Topeka Mayor McClinton, University of Kansas Create Unique Partnership in Loan Forgiveness Program
March 7, 2005
Like many other U.S cities trying to attract and retain young talent to help with workforce needs, Topeka, capital of Kansas, came up with a unique idea. In December, 2004, Topeka Mayor James A. McClinton joined forces with the University of Kansas to announce a loan forgiveness program for Kansas University graduates who return to work in the city's "high need" areas. McClinton and University of Kansas Chancellor Robert E. Hemenway signed an agreement creating the Advantage Topeka Loan Program.
The program will provide up to $5,000 in loans per student. It establishes a loan forgiveness program for certain students from Topeka who return to work in the city after graduation from Kansas University located in Lawrence, Kansas. The loan will be matched dollar-for-dollar by other types of financial assistance, including scholarships, grants and other loans, from the KU Endowment Association. "This is a win-win situation for both KU and Topeka," Hemenway said. "KU students receive financial aid to pay for world class education, and Topeka receives skilled graduates to provide needed expertise in high demand occupations. "I am pleased that when Topeka needed to recruit graduates for its workforce, they turned to KU for help," he added.
McClinton said Topeka's economic future is dependent on bringing skilled workers to several areas of need in the city. "The Advantage Topeka Program will help us in terms of economic development and improving our quality of life," he said. "The University of Kansas is providing invaluable help in our city."
To be eligible, students must be enrolled in at least six hours of classes and be making satisfactory academic progress toward degrees in disciplines deemed by Topeka as "occupational areas of high demand." Initially, the areas of high demand are in construction, transportation, installation, maintenance, repair computers, engineering, architecture and health care. In, addition, eligible students must be residents of Topeka and graduates of a Shawnee County high school. The city administrator or city manager will determine who meets the requirements of the program. There were more than 1,200 students attending KU from the Shawnee County in the fall of 2004 semester.
Qualified students are eligible for up to $2,500 in loans per academic year, and $5,000 maximum from the program. Once students graduate, they have a year to find employment in Topeka, either in the public or private sector. If they find employment in one of the designated areas of need, Topeka will forgive one year of loans for each year the graduate remains employed.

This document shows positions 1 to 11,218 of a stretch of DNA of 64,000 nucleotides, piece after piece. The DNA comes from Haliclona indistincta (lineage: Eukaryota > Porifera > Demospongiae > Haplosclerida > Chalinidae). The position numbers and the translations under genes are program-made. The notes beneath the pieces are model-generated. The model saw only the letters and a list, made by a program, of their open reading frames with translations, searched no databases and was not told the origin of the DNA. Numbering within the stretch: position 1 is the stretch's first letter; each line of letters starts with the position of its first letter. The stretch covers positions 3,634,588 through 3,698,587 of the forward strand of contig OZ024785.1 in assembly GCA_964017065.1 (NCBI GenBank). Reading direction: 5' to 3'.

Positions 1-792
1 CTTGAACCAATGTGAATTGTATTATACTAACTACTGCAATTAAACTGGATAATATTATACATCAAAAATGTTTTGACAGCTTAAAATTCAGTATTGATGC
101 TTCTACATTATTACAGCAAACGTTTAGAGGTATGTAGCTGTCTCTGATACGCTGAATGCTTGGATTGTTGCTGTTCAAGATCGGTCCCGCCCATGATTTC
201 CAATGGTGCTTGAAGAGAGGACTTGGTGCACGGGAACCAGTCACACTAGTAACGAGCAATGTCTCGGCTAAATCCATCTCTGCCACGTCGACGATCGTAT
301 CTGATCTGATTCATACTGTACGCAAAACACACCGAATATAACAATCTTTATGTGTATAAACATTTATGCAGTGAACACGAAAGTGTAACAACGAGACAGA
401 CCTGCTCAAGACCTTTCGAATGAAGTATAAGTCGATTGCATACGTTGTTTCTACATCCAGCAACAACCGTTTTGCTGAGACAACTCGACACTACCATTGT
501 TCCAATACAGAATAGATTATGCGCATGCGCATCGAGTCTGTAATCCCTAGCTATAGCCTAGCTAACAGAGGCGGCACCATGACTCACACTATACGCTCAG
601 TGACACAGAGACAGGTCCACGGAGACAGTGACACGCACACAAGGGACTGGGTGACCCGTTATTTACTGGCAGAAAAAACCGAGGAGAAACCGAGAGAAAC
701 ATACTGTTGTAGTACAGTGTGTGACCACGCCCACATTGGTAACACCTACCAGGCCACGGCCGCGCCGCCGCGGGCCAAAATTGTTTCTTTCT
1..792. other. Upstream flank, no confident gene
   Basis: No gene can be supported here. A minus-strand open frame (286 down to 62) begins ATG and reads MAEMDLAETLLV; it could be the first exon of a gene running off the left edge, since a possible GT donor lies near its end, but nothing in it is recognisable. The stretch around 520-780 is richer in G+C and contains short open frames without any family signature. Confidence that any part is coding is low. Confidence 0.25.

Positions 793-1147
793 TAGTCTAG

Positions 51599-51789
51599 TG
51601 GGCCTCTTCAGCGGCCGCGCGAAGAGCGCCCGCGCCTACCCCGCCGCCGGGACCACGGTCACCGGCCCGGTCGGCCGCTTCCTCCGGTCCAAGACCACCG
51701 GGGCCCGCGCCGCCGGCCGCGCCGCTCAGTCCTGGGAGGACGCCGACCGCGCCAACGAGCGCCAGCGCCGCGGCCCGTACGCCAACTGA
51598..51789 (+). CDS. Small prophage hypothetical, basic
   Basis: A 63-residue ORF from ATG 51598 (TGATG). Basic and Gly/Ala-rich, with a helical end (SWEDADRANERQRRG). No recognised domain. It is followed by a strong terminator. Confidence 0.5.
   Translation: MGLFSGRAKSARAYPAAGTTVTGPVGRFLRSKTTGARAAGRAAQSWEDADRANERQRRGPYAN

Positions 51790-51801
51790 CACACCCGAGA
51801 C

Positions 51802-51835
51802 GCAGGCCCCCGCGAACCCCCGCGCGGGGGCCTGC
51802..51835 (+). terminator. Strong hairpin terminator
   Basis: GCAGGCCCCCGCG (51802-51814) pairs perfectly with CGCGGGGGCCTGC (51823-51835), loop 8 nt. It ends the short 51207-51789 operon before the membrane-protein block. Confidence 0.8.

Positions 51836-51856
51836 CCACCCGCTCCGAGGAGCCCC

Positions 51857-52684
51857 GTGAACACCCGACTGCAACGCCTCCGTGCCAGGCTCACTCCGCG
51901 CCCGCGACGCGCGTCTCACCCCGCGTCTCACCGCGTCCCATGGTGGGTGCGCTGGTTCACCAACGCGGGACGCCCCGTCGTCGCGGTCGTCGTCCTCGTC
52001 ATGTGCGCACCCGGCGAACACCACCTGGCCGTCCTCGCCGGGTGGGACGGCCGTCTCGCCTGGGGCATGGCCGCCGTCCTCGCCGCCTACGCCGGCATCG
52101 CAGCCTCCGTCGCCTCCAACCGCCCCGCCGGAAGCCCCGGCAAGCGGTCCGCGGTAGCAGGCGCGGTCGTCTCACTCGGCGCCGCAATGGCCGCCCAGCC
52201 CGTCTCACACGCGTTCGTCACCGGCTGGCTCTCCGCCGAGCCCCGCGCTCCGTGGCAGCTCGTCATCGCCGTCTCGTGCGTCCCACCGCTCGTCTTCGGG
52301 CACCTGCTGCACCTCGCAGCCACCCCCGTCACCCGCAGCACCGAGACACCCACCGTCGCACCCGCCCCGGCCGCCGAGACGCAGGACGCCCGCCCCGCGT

Once about $30,000 has been raised, the program will begin awarding forgivable loans to Shawnee County high school graduates who receive degrees from The University of Kansas and return to work in a "high-need" field in Topeka.
John Scarffe, director of communications for the KU Endowment Association, said the funds could be endowed and students could begin reaping its benefits once it contains about $30,000. The interest earned from the endowment would be used to help pay the qualified students' loans. The endowment association will match the loan for dollar-for-dollar.
The city will chip in by offering a 50 percent property tax credit to contributors. For every $1 contributed, the city will rebate 50 cents. City Councilman Clark Duffy, who initiated discussions about the KU partnership, said the city has set aside up to $250,00 annually to pay the rebates.
Hemenway said the university had never received such a proposal and suggested the KU-Topeka partnership could be a model for other cities. "This is one of those classic win-win situations where everybody comes together to create something the student is going to be the primary beneficiary," he said.
McClinton said he hoped similar arrangements could be worked out with other area schools, such as Kansas State University and Washburn University. "There's a competitive world out there for students and they have a lot of options, and so we want to make sure we are competitive, too," McClinton said. " We want them to look Topeka."
McClinton's allegiance to Kansas University was forged when he received a Master Degree in Public Administration from KU with a concentration on state and local government. He graduated with honors in the master program.
During 13 years prior to becoming Mayor in December 2003, an honor given buy his peers on the Topeka city council, McClinton served the Senate of Kansas in various leadership positions. He was first elected to the city council in 1991 and in 1997 was elected to a four-year term.
His prior experience includes services on the Mayor's Crime Commission, and three years on the Mayors Affordable Housing Commission. He also spent eight years working with community development issues particularly with the Community Development Block Grant (CDBG) process. He is currently serving as Topeka's first African American mayor until the next election in April, 2005.
An active Conference of Mayors member, McClinton serves on two committees: Arts, Parks, Entertainment and Sports and also Community Development and Housing.